Emsfors, Å., Christensson, L. & Elgán, C. (2017). Nursing actions that create a sense of good nursing care in patients with wet age-related macular degeneration. Journal of Clinical Nursing, 26(17-18), 2680-2688
Open this publication in new window or tab >>Nursing actions that create a sense of good nursing care in patients with wet age-related macular degeneration
2017 (English)In: Journal of Clinical Nursing, ISSN 0962-1067, E-ISSN 1365-2702, Vol. 26, no 17-18, p. 2680-2688Article in journal (Refereed) Published
Abstract [en]

Aims and objectives: To identify and describe nursing actions performed by nurses that create a sense of good nursing care in patients with wet age-related macular degeneration.

Background: People who suffer from wet age-related macular degeneration risk central vision loss. Treatment with antivascular endothelial growth factor is the only available option at present that preserves vision and no definitive cure currently exists. Patients feel that they are compelled to accept this treatment because they might otherwise become blind.

Design: An explorative and descriptive design based on the critical incident technique was used.

Method: Interviews with 16 Swedish patients who all had received intravitreal treatment for wet age-related macular degeneration.

Results: Two main areas of good nursing care were identified: 'Being perceived as an individual' and 'Being empowered'. The first area was divided into two categories: being respectful and being engaged. Being respectful was observed when nurses had a benevolent attitude towards their patients and answered questions kindly and politely. Patients saw themselves as individuals when nurses were available for conversation and focused on them. The second area was divided into two categories: encouraging participation and creating confidence. Encouraging participation refers to when nurses provided information continuously. Nurses instilled confidence and trust in their patients by keeping promises and by being honest.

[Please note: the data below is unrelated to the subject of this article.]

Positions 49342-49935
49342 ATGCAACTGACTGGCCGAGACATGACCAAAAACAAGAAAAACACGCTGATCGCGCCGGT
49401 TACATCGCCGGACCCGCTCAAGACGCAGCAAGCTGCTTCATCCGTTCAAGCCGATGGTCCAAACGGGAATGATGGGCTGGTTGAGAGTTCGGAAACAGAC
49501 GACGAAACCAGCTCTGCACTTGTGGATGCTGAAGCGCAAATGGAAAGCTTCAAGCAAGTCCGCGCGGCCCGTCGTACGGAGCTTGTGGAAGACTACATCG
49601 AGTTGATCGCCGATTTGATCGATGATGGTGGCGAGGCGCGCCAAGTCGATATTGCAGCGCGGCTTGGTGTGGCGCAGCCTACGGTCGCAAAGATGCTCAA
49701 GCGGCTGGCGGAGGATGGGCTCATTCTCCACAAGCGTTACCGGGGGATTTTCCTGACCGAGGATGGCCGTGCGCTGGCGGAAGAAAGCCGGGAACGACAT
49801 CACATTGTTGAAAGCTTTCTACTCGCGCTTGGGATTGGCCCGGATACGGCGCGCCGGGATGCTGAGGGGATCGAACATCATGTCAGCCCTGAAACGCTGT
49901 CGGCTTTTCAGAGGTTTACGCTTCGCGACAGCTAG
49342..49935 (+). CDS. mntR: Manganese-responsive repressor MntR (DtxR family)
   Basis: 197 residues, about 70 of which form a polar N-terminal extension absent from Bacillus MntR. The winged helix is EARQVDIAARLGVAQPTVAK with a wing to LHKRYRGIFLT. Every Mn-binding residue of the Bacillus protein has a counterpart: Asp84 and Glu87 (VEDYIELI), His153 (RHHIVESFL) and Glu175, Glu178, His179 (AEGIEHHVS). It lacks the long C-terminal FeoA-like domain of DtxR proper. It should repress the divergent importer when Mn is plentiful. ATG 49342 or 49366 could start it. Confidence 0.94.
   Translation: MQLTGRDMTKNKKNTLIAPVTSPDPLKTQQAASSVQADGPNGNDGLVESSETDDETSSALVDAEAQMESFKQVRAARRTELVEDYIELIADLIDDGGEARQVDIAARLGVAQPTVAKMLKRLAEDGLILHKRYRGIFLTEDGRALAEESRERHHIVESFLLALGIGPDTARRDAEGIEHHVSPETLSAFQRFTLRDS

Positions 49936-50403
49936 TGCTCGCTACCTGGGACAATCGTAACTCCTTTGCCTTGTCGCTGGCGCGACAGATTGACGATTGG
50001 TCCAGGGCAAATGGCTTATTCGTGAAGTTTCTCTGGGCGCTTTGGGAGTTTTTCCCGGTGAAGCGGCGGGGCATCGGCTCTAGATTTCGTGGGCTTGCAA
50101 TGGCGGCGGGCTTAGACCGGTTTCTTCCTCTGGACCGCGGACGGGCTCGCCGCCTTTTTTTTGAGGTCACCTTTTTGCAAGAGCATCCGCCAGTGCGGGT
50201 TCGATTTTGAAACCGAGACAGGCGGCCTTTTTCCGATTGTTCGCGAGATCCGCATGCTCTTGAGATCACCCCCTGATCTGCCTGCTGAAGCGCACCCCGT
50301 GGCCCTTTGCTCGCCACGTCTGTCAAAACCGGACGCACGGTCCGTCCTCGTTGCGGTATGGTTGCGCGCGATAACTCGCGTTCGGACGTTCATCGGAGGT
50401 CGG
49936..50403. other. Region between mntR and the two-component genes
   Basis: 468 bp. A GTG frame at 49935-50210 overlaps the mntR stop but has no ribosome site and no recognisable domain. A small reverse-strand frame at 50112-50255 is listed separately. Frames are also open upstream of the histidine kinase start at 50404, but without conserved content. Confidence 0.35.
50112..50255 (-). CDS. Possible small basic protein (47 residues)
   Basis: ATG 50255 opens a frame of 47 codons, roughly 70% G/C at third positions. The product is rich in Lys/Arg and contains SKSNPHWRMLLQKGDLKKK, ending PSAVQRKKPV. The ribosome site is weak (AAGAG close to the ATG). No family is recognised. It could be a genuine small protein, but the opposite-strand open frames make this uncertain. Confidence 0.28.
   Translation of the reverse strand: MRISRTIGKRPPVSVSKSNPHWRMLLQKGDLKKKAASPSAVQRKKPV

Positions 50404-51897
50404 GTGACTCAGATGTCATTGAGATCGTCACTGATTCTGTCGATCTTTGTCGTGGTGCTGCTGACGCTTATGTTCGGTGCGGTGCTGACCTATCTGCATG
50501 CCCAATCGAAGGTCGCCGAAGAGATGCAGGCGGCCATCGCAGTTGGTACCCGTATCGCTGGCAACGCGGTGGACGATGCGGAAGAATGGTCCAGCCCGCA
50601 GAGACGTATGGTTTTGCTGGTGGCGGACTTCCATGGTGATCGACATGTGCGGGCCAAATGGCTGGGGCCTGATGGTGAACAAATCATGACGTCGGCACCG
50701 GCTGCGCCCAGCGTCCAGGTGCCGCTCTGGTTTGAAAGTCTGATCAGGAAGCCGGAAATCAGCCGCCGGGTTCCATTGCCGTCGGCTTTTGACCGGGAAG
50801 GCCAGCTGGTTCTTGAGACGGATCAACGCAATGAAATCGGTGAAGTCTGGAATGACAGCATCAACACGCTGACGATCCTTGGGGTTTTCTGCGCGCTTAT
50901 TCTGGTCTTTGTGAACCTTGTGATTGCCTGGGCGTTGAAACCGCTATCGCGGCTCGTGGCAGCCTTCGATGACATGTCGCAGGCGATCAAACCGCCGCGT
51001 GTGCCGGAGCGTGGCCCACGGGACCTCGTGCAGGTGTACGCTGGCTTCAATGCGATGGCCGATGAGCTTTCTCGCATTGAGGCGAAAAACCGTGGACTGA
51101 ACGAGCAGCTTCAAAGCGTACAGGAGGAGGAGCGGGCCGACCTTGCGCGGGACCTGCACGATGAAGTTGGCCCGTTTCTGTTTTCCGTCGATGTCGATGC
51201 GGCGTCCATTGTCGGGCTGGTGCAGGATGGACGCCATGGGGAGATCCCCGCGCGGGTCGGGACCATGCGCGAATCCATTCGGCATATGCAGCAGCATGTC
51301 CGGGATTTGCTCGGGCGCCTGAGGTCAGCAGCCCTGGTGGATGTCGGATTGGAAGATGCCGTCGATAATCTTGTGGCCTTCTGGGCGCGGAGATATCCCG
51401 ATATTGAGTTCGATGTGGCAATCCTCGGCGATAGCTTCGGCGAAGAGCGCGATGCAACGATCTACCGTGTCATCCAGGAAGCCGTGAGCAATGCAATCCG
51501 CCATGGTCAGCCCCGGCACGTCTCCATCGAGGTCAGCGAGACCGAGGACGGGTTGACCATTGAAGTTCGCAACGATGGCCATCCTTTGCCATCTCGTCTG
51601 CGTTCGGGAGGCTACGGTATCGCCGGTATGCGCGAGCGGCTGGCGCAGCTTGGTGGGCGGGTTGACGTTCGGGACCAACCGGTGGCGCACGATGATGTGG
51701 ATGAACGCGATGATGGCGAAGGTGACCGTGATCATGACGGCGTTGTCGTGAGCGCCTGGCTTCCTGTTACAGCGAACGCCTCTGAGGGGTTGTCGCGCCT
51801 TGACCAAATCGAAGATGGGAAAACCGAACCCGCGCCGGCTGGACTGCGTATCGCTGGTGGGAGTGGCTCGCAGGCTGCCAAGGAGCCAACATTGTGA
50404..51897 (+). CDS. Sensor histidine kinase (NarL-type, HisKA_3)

Conclusions: A respectful interaction between patients and caregivers is necessary for patients to obtain beneficial health care.

Relevance to clinical practice: Patient interviews revealed important information about nursing actions that created a sense of good nursing care in patients with wet age-related macular degeneration. Nurses acknowledged people as individuals and created trust by building partnerships and sharing decision-making. To address each patient's concerns, nurses need to prioritise each patient's narrative and participation by documenting agreements in their medical record. 

Place, publisher, year, edition, pages
John Wiley & Sons, 2017
Keywords
Caring; Critical incidents; Interviews; Nurse-patient relations; Nursing; Nursing activity; Nursing care; Older patients; Ophthalmology; Patients' experience
National Category
Nursing Ophthalmology
Identifiers
urn:nbn:se:hj:diva-35417 (URN)10.1111/jocn.13749 (DOI)000408919200016 ()28152206 (PubMedID)2-s2.0-85017363537 (Scopus ID)
Available from: 2017-04-25 Created: 2017-04-25 Last updated: 2018-01-05Bibliographically approved
Johansson, L., Björklund, A., Sidenvall, B. & Christensson, L. (2017). Staff views on how to improve mealtimes for elderly people with dementia living at home. Dementia, 16(7), 835-852
Open this publication in new window or tab >>Staff views on how to improve mealtimes for elderly people with dementia living at home
2017 (English)In: Dementia, ISSN 1471-3012, E-ISSN 1741-2684, Vol. 16, no 7, p. 835-852Article in journal (Refereed) Published
Abstract [en]

Dementia commonly leads to difficulties in performing daily activities, which can also often affect the ability to prepare and eat meals. As a result, formal support to maintain good nutritional intake might be needed, but there is a lack of knowledge concerning how to support older persons with dementia living at home. The aim of this study was to explore and describe staff views on how to improve mealtimes for persons with dementia who are still living at home. A qualitative descriptive study was performed and data were collected during 2011–2012 through four focus group interviews with staff working in the homes of persons with dementia. Data were analyzed using inductive content analysis. The participants described several ways to improve mealtimes for persons with dementia and advocated adjustments facilitating the preservation of the persons’ independence. Finding suitable actions calls for knowledge about the person and his/her individual situation. Proposed actions were enabling meals at home, taking over, and moving meals outside of the home. In addition, it was found that, the types of meals served to these persons should be as familiar to the individual as possible. The results of this study indicate the importance of using a person-centered approach and meeting the individual needs when supporting people with dementia in regards to their meals when living at home. Individualized care in the home may be expensive, however, it is fair to say that people who become malnourished and admitted to hospitals is even more costly. Furthermore, sharing and reflecting experiences and knowledge can assist staff to identify ways to manage complex situations. Therefore, the use of refection should be a part of staff members’ everyday work.